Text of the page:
Thursday, 6 August 2015

SCBWI Panel Event - How to Survive Being Published

The slings and arrows of publication 

by M Louise Kelly 



Ever dreamed of being published? Of course you have. That's why you're here, right? It'll be a dream, all your troubles over, plain sailing…. erm, I think it's time for a reality check. Our SCBWI panel at the Edinburgh International Book Festival event, 'How to Survive Being Published,' are just the folk to help guide you through the process and show that while it's not a dream, it doesn't have to be a nightmare, either. 


Our wonderful panel consist of authors Jane Yolen, Elizabeth Wein, Nicola Morgan and Christina Banach, plus agent Amber Caravéo from Skylark Literary, and we're grateful to the Edinburgh International Book Festival for kindly sponsoring this event on 20th August



SCBWI panel at Edinburgh International Book Festival

Are you being published soon? 


Get ready... Getting published, seeing your book on the shelves and in people's hands, being reviewed...it IS all the stuff of dreams, but you'll not find an author who hasn't got a wee story of things they wished they'd realised before they started. Many tell tales of the hectic time between given their publication date and having their launch party, and things they wished they'd had in place. 



Image Credit: Thomas Hawk CC license.
For others who are two or three books in, there's the reality of dealing with the publicity machine and trying to steer some of a publishing house's attention their way, when a thousand other authors seem to be attracting more resources and more spotlight. 


How do you keep publishers onside when you're no longer the shining new toy, but you still want them to push your latest book? Is having an agent any use at times like that -- for emotional as well as editorial guidance?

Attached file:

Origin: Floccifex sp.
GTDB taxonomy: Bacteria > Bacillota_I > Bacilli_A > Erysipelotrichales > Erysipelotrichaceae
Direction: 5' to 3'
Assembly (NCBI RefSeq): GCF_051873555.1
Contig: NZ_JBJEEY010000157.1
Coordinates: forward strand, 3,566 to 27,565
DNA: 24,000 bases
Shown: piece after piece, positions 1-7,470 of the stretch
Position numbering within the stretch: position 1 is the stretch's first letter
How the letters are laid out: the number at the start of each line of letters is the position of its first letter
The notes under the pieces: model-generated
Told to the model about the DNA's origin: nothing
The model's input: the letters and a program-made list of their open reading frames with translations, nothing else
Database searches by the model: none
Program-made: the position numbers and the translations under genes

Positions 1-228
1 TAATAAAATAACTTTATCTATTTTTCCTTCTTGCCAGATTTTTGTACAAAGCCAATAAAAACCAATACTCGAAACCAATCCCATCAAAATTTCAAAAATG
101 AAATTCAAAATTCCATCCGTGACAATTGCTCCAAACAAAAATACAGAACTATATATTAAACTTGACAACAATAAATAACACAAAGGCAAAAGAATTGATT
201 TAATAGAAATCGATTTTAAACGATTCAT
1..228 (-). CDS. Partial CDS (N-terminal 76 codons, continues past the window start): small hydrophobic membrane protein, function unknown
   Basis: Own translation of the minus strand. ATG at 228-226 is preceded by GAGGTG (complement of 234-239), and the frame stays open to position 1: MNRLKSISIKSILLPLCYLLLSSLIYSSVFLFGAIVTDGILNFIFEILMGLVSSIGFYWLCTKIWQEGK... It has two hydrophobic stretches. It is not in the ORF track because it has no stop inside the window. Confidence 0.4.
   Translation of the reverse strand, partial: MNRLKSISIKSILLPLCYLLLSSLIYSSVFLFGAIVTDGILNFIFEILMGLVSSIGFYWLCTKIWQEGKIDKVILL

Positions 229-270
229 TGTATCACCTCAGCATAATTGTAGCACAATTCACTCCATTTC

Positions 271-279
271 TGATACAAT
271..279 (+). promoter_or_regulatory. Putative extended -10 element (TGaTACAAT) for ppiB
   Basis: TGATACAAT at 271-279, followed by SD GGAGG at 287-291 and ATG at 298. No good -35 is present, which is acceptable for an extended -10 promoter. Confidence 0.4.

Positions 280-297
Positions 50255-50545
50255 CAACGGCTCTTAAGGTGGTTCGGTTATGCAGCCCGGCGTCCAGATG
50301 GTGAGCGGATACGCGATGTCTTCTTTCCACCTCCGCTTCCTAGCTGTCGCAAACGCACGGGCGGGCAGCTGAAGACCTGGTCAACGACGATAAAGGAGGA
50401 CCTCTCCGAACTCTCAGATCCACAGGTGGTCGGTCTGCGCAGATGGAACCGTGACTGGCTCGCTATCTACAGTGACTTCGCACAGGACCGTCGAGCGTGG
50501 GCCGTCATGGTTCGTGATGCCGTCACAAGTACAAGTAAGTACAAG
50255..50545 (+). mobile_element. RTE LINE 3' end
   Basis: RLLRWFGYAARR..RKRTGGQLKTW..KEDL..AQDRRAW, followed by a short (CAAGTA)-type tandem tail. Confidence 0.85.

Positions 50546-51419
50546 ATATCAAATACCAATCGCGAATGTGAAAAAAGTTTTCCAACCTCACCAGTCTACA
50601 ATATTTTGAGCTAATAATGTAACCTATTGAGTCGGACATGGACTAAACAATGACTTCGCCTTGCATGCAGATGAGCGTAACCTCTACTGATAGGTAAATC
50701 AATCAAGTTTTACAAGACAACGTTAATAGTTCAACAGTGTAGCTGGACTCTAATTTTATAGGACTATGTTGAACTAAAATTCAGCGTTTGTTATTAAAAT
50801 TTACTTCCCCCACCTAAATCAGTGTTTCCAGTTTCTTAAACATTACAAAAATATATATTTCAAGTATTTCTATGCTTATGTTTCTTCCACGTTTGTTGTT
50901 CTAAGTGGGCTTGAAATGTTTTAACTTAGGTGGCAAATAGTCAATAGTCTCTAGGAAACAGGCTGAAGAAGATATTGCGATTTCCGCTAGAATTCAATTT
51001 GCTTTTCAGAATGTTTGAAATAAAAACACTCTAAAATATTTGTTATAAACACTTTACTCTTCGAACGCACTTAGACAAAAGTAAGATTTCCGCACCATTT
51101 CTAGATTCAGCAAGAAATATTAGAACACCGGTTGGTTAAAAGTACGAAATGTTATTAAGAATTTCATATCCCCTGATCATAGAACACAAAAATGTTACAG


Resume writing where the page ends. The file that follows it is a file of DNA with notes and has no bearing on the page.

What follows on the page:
The balancing-act of an author's long-term career 



Even after your debut is long behind you, there's lots to survive in the longer term. You're established, but you have to maintain momentum and keep the earnings coming in. Published authors need to confront decisions about how much time to spend on writing-related events instead of bum-on-seat writing. How do you keep yourself sane, earn enough to live on, and still keep those creative juices flowing? 


Gone are the days when writers just wrote, sent the book off into the shops and hoped for the best. There's a load of self-promotion to be done, on-line and off, formal and casual, and all without looking like a shouty loon. How on earth do you get that balance right? Do you really need a 'social media strategy,' or is winging it enough? Would you know what to do to make the best out of being sent on a world tour with your books… or seeing your work in translation? 


And what about dealing with other people's opinions of your work? There's a thought, eh? How do you steel yourself to read your Amazon review? Or survive a Goodreads mauling? Or do you avoid looking altogether? 


Being published is just the start of the journey. 


You still up for it? Of course you are. 

Personally, I'd not say no, but I'm super-keen to make publication as painless a process as possible -- that's why I'm really looking forward to going along to this event that our Southeast Scotland network is hosting in Edinburgh on 20th August. Tickets are free to SCBWI members but nearly 'sold' out, so hurry if you'd like a place (click here).

If you can't make it, keep an eye out here in Words and Pictures for our event report, when we'll try and give you a flavour of exactly what we learned! 




@mllouisekelly
Louise lives and writes in Edinburgh, Scotland. She is the co-ordinator for the magnificent Southeast Scotland SCBWI Network alongside the wonderful Sheila Averbuch (@spacekidsbooks). She is represented by Lindsey Fraser of Fraser Ross Associates and is determined to survive being published… just as soon as she gets a publication deal.

1 comment:

  1. Personally I am so looking forward to this event, to catch up and meet new SCWBI friends, and to listen to the words of wisdom. My collection of YA short stories has been self published for six months, but hardly written a new word since.

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